History of Mogadishu
The city is a commercial and financial center with principal industries including food and beverage processing and textiles, especially cotton ginning. The main market offers a variety of goods ranging from food to electronic gadgets.
Mogadishu was established by Arab immigrants from the Persian Gulf, and was one of the earliest in the long range of Arab settlements all over the East African coast. Its location attracted traders who traded across the Indian Ocean with Persia, India and China.
Mogadishu prospers with trade with the interior, which spread Islam throughout Somalia. Trade increased among the Swahili cities of coastal East Africa in 1000 hence driving the Mogadishu economy by the early 1100s.
Trading across the Arabian Sea enabled major ports like Mogadishu to prosper during the later Middle Ages. Portugal controlled Mogadishu during the 1500s. In 1871 the sultan of Zanzibar occupied the city and he leased it to Italy in 1892. In 1905 Italy purchased the city and made Mogadiscio (Italian for Mogadishu) the capital of Italian Somaliland. The surrounding territory came under Italian control in 1936.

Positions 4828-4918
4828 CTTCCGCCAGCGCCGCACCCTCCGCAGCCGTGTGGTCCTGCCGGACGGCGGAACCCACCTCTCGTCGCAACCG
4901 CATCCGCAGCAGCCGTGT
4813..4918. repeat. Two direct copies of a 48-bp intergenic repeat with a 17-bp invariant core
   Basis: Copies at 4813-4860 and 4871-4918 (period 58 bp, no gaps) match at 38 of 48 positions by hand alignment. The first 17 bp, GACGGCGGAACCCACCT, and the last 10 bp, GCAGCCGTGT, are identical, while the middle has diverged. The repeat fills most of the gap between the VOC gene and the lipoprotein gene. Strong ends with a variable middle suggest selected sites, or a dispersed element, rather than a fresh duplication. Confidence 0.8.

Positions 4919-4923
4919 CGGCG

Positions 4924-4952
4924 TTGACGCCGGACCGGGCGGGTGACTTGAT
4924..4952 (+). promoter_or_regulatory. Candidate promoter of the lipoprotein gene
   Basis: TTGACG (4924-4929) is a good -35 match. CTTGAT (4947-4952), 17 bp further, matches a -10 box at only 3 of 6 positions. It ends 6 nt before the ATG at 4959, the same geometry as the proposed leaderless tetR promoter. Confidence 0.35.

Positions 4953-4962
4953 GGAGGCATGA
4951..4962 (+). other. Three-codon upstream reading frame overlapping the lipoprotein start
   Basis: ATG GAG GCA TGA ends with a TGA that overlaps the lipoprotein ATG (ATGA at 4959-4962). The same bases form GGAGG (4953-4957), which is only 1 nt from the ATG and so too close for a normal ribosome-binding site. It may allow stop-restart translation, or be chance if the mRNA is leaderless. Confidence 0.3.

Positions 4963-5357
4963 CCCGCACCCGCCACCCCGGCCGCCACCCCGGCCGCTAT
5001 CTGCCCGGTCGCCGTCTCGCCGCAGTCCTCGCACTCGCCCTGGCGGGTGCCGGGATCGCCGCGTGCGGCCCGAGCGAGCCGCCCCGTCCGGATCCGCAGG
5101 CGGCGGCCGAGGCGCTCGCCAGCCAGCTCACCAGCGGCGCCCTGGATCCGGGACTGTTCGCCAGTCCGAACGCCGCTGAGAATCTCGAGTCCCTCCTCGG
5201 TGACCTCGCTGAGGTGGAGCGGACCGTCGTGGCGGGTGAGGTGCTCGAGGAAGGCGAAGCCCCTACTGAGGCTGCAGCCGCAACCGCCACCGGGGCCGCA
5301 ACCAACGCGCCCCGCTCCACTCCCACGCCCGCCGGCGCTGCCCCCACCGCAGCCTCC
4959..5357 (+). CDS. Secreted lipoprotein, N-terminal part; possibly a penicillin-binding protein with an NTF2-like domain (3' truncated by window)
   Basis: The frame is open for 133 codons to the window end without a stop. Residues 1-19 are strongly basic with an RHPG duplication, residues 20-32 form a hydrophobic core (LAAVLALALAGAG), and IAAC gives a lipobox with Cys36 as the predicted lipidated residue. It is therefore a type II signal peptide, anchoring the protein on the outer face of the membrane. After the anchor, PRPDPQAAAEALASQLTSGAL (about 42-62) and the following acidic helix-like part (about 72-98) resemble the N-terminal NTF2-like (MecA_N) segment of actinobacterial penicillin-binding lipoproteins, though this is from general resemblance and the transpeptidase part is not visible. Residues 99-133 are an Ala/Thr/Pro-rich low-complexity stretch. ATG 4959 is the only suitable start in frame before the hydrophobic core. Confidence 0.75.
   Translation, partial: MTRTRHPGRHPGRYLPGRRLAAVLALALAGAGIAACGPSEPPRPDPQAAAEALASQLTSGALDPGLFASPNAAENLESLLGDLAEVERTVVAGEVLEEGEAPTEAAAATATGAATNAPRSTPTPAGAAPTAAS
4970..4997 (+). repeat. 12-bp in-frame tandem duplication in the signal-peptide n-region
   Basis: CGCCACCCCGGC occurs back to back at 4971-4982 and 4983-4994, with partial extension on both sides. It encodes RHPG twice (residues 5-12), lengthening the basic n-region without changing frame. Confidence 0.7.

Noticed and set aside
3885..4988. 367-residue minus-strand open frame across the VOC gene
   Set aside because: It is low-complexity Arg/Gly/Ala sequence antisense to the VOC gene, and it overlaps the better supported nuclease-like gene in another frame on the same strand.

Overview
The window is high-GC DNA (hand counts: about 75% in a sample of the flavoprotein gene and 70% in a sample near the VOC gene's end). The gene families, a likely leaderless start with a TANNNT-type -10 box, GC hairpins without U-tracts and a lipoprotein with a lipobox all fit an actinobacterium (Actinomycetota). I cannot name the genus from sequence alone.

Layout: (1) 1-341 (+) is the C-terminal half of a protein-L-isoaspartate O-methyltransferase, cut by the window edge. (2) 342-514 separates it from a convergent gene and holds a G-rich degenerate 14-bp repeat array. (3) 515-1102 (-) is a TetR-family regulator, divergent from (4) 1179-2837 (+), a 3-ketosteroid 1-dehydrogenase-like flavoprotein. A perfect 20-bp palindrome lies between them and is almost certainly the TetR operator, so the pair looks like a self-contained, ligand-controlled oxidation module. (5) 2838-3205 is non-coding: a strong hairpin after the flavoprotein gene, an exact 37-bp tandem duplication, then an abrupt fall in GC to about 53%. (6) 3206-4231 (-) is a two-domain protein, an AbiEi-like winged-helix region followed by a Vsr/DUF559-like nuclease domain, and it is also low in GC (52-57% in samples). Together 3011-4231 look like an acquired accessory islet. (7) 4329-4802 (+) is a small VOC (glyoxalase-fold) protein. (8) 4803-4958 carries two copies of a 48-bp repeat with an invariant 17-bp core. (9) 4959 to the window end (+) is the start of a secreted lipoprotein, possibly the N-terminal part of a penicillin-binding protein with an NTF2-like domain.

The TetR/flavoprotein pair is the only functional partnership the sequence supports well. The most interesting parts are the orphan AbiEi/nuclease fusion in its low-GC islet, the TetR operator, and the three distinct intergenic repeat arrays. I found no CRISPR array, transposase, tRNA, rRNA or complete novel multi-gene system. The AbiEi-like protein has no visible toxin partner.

British forces operating from Kenya during World War II captured and occupied Mogadishu. In 1941, the capital of Italian Somaliland fell to the British. The British continued to rule until Italy returned in 1952 to administer their former Somali protectorate. In 1960 Somalia achieved independence with Mogadishu as its capital.
During the 1991–92 civil war, much of the city was devastated and many thousands killed. From December 1992 UN peacekeeping troops were stationed in the city to monitor a ceasefire and to protect relief operations but mounting clashes between UN and Somali rebel forces in 1993 resulted in the withdrawal of most UN troops in March 1994.
The civil war effects are still seen in the crippled economy. The population decreased due to famine and movement of refugees. With the 1991 collapse of central governance in Somalia, Mogadishu has seen 15 years of fighting by rival militias.
The Shebelle River (Webe Shabelle) rises in central Ethiopia and comes within 30 km of the Indian Ocean near Mogadishu before turning southwestward. The river is usually dry in February and March. It provides water essential for the cultivation of sugarcane, cotton, and bananas. Features of the city include the Hammawein Old Town, the Bakara Market, and the former resort of Gezira Beach.